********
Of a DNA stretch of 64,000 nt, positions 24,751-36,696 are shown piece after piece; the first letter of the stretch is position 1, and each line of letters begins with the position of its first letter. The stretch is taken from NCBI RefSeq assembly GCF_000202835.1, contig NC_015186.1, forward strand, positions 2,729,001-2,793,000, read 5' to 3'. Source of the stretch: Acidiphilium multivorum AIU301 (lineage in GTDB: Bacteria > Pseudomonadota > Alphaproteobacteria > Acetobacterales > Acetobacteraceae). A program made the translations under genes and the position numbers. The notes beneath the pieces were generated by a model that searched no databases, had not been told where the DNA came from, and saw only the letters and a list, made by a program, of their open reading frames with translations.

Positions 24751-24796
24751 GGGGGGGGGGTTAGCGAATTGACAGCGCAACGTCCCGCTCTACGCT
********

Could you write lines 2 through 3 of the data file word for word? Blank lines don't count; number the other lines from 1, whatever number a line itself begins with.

Positions 24751-24796
24751 GGGGGGGGGGTTAGCGAATTGACAGCGCAACGTCCCGCTCTACGCT